A COUNCIL decision to pass its bin collection service to a private company was not classed as "outsourcing" because the service was no longer viable, the Labour Court has ruled.
It decided that a decision by Dublin City Council to stop collecting its 140,000 customers' bins next month did not breach the Croke Park deal.
It found that the country's largest local authority's plans to pass its bin collection service to Greyhound Recycling and Recovery "does not amount to outsourcing".
The court accepted that the council had to pull out of the market because it could not compete in the price war between private-sector contractors.
The decision clears the way for the council to exit the domestic and commercial refuse-collection markets on Friday, January 13.
It also sets a precedent for other state bodies that want to privatise services and can prove that they themselves are too costly.
Dublin City Council said it was "very happy with the Labour Court's recommendation".
"IMPACT has now rejoined its SIPTU colleagues in engagement with management on the implications of the new arrangements for its members," said a spokesman.
Dublin City Council had argued it would have to subsidise the rubbish service if it continued in-house.
It warned that this could lead to cuts in other vital services.
The continuation of the waste service would have "inevitable adverse consequences for other services that it needs to, and indeed is mandated to, provide to the city", it said.
The council's 160 bin-collection staff will not lose their jobs but will be redeployed to other sections of the local authority.
A row erupted after unions accused the council of breaching commitments in the Croke Park deal to avoid outsourcing.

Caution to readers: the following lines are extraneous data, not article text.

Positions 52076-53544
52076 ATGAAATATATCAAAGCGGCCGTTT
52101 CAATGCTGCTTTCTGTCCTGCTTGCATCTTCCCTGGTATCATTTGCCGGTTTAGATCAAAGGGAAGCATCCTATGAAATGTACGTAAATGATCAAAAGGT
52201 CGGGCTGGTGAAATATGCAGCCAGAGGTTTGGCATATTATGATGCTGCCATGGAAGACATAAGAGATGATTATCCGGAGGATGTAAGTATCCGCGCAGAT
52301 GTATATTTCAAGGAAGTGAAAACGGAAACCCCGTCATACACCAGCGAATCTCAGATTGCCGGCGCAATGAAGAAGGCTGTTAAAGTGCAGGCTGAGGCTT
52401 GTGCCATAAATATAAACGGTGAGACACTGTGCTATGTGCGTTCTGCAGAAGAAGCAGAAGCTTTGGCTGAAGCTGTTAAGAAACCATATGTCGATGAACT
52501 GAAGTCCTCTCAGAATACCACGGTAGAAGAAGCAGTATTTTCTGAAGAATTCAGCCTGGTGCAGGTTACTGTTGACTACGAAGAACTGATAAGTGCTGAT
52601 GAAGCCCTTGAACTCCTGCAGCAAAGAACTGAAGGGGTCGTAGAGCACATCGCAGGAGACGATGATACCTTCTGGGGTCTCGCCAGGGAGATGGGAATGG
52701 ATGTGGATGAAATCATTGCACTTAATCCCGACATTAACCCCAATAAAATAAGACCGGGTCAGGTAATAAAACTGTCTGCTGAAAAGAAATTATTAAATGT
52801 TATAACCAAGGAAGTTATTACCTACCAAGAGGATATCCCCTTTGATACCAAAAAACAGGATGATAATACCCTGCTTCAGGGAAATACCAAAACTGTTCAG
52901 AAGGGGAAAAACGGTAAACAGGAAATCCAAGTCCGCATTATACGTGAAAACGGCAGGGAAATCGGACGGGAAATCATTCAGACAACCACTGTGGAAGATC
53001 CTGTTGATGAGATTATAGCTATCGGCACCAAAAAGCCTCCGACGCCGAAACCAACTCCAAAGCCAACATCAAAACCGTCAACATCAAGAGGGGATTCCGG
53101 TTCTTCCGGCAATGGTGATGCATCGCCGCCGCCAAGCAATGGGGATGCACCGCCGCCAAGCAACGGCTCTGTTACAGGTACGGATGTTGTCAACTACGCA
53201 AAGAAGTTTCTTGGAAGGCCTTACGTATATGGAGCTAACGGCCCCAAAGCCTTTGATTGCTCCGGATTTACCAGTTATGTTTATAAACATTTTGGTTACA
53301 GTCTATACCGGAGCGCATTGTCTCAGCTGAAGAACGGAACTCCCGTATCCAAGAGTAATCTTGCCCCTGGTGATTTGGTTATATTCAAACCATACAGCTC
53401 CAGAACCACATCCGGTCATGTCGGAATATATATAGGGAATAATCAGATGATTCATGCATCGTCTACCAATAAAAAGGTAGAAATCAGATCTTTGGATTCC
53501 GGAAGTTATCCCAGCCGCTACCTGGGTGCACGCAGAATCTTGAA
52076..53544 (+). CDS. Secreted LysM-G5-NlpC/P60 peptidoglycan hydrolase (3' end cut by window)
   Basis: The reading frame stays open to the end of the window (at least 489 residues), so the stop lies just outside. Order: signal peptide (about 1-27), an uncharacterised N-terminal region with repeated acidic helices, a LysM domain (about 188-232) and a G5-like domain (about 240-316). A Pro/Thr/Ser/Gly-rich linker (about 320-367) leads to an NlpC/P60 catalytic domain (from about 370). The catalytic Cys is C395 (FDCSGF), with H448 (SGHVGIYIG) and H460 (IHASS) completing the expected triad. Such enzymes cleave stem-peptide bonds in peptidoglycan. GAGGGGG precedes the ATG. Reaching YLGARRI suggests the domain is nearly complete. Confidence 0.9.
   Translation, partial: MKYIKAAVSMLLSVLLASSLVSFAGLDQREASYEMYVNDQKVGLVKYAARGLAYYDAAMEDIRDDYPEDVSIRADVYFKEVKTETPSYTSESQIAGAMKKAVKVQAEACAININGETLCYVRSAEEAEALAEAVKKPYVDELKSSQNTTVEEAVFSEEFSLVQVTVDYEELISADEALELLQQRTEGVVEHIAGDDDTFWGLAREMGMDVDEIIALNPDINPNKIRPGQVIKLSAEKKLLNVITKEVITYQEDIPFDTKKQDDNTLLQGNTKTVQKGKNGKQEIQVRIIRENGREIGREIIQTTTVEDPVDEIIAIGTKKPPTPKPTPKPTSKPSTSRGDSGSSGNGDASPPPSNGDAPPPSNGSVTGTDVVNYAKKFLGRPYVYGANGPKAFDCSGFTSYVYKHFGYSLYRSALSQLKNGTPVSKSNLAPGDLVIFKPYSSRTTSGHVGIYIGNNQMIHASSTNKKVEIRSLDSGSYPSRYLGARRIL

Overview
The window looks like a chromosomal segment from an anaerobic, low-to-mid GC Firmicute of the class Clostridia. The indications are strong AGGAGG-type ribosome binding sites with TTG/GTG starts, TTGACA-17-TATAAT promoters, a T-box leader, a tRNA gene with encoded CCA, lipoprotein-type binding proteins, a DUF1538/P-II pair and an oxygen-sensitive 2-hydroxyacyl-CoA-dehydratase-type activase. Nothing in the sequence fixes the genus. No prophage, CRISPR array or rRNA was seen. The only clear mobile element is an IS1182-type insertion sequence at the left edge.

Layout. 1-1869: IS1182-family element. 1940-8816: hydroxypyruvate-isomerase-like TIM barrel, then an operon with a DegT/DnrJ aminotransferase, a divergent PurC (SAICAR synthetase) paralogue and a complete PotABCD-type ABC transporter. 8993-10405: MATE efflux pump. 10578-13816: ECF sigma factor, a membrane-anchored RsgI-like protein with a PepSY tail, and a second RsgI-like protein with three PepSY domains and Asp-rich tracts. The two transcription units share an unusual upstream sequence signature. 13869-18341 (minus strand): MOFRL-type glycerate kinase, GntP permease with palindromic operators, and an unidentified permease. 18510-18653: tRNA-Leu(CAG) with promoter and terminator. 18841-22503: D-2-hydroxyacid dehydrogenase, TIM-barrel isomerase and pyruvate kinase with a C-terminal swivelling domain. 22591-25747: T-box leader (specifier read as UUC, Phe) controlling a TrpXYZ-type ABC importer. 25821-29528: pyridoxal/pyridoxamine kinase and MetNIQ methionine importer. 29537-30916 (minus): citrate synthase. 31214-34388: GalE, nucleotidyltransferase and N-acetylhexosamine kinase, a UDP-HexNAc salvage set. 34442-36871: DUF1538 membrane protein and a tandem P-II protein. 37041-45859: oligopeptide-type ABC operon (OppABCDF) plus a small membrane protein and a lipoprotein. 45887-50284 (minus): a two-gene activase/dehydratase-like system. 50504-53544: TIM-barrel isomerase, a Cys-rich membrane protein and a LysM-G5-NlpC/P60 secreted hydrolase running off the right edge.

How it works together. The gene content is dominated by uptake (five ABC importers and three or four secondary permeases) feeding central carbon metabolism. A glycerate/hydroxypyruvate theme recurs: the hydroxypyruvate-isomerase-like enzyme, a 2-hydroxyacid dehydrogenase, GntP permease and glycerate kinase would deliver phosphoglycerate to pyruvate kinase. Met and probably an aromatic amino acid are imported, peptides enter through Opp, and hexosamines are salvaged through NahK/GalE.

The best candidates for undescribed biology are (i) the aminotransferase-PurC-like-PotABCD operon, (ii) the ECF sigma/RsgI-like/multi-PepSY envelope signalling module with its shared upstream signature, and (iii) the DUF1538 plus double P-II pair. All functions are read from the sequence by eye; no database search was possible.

They claimed the decision would remove the prospect of good-quality employment for many people.
However, although the employees will be redeployed, IMPACT said it believed the new posts would "ultimately be lost".
The Croke Park agreement commits to the use of direct labour "to the greatest extent possible" but only "where consistent with the efficient and effective delivery of services".
The deal does not rule out outsourcing completely, once a proper evaluation of the full costs of running the service is carried out and staff are properly consulted.
In its recommendation, the Labour Court noted that the market for collection of domestic refuse had been effectively deregulated in Dublin.
It added that the council was no longer the dominant provider in what was now "a very competitive multi-player industry".
"The court takes the view that the decision to withdraw from the collection of domestic refuse and to leave the market to the private sector does not amount to outsourcing," it said.
"Rather, it reflects the reality that the customer base has been moving away from Dublin City Council.
"Price competition from new entrants to the market undermines the capacity of the council to maintain the service at a price that makes it economically viable."
It said the council's decision to reorganise services was "entirely rational".